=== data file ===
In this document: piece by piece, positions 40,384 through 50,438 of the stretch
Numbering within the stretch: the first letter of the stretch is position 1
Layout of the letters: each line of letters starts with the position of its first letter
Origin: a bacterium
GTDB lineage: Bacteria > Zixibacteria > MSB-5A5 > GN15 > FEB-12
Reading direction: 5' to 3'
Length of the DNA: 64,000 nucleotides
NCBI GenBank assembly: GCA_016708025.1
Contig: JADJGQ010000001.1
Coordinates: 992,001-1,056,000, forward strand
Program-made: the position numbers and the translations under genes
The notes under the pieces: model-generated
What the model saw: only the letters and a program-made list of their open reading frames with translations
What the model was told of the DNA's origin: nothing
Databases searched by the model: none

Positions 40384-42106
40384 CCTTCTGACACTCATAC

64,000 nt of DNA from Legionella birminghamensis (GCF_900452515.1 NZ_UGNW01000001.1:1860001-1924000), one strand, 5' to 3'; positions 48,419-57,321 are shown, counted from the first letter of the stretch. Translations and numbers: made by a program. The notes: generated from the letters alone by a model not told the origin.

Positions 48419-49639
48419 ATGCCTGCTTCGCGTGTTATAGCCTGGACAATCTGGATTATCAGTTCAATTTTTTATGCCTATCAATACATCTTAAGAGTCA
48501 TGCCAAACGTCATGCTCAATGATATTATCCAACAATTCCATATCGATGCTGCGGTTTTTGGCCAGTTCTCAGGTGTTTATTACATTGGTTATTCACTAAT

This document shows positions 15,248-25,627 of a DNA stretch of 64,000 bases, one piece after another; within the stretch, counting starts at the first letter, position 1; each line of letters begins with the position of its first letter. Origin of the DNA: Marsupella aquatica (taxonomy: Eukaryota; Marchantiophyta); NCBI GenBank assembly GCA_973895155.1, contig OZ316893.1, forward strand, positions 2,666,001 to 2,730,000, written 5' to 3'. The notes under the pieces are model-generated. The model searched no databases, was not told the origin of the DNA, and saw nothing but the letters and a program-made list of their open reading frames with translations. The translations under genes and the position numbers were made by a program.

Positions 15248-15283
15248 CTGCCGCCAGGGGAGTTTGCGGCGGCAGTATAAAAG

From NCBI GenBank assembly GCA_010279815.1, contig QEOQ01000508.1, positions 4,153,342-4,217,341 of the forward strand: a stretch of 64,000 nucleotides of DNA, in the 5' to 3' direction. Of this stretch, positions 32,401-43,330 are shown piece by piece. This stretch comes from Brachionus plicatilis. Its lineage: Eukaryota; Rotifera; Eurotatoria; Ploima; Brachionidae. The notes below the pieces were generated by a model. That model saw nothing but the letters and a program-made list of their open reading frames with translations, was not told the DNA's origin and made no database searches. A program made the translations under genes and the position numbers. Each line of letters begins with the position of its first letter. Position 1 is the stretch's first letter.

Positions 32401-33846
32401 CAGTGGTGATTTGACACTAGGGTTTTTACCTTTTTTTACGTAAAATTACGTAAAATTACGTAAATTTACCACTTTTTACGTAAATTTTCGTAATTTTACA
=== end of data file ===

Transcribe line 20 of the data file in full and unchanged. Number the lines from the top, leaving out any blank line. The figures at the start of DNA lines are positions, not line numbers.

48419 ATGCCTGCTTCGCGTGTTATAGCCTGGACAATCTGGATTATCAGTTCAATTTTTTATGCCTATCAATACATCTTAAGAGTCA